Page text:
The Higher Cost of Downsizing Outside London

A report from Savills has shown that retirees living outside London could face higher costs and lower benefits if they choose to downsize their homes. This insight throws a spotlight on the widening economic divide between the capital and the rest of the UK, with significant implications for those planning their retirement.

The London Advantage

In the affluent enclaves of London and the South East, downsizing from a four-bedroom to a two-bedroom house can significantly boost retirement incomes. Londoners in the 65 to 69 age group can expect to add an impressive £2,523 to their monthly retirement pot, tallying up to £30,276 annually. This financial maneuvering in the capital stands in sharp contrast to the rest of the country, particularly for those residing in the Midlands and the North, where the benefits of downsizing are considerably less pronounced.

A Stark Contrast

The report uncovers a startling disparity: residents in the North East, who opt for downsizing, will find themselves receiving roughly a third of what their London counterparts get — a mere £826 per month, or £9,912 a year. This stark financial difference is not just a matter of numbers but a reflection of a deeper North-South economic divide that extends into retirement planning.

The Best Spots to Unlock Equity in London

For those lucky enough to own property in London’s prime locations, the rewards of downsizing are even more lucrative. Westminster leads the pack, where downsizing can unlock a staggering £3.3 million in total, translating to £12,420 per month. Kensington and Chelsea, with a total potential equity release of £2.9 million (£10,483 per month), and Camden (£1.5 million in total or £5,688 per month), follow closely behind.

The Impact of Longevity

An intriguing aspect of the Savills report is the correlation it draws between house prices and life expectancy. Higher property values in London and the South East coincide with some of the longest life expectancies in the country, highlighting an added advantage for downsizers in these areas. In contrast, those in the North East, even if they downsize at 84, would still find themselves £706 short each month compared to their younger London counterparts.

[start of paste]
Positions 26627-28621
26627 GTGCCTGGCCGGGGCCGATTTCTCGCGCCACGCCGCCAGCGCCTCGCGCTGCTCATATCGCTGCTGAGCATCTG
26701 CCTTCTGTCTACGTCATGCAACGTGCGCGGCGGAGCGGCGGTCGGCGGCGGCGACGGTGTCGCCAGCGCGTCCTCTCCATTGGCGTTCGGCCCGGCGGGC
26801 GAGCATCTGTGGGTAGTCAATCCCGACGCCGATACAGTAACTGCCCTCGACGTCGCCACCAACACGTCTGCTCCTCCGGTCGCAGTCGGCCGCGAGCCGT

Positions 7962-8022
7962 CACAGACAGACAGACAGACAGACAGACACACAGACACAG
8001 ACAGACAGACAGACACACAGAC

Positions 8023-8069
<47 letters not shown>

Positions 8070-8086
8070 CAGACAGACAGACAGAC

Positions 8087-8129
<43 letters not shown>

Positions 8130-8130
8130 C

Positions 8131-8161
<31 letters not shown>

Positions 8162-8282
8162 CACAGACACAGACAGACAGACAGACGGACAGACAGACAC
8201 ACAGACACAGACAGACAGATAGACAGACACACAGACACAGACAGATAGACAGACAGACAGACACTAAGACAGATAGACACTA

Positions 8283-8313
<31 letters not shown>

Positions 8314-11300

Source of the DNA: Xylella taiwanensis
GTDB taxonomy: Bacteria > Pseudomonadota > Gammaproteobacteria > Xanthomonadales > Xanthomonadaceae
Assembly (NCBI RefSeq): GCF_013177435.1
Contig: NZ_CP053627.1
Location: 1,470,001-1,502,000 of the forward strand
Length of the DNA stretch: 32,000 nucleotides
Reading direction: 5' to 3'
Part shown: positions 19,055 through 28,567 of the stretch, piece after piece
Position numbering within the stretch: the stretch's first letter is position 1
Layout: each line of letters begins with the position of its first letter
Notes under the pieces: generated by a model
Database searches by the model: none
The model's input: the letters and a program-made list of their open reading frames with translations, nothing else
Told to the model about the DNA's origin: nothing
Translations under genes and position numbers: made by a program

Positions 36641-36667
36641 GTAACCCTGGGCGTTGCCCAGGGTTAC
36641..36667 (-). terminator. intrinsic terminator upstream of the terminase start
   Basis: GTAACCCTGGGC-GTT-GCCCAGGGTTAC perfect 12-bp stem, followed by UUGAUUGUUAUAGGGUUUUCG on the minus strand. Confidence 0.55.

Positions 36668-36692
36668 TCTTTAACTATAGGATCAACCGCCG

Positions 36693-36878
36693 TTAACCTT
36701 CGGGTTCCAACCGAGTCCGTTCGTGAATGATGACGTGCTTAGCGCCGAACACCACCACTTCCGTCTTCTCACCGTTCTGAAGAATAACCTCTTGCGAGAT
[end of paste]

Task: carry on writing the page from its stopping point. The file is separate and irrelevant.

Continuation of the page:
A Deeper Divide

Lucian Cook, Savills’ head of residential research, pointed out the stark North-South divide, emphasising that the option to use housing equity for retirement is predominantly a privilege enjoyed by those in more affluent areas. This disparity suggests that many in the Midlands and the North might delay or altogether skip downsizing due to the limited financial benefits.

The National Picture

With 1.29 million people over 65 living in four-bedroom houses, England faces a challenge with 68.8% of its homes being “under-occupied.” Proposals, such as removing stamp duty in the spring budget, have been suggested by academics to encourage older homeowners to sell, potentially revitalising the property market.

The Cost of Moving

Stamp duty remains a significant hurdle for downsizers, with fees that can add up to thousands of pounds, further complicating the decision for many. The national average scenario paints a grim picture, where selling a larger home for £464,870 and buying a smaller one for £348,735 leaves families with a hefty £4,937 stamp duty bill.

In Conclusion

The findings from Savills underscore a complex reality facing retirees across the UK: the decision to downsize is not just about seeking comfort in smaller living spaces but dealing with a labyrinth of financial implications that can drastically alter one’s retirement. With the Treasury reporting a record surplus, the debate over potential tax cuts and incentives for downsizers is likely to heat up, casting a spotlight on the need for policies that address the widening economic gap between London and the rest of the UK.


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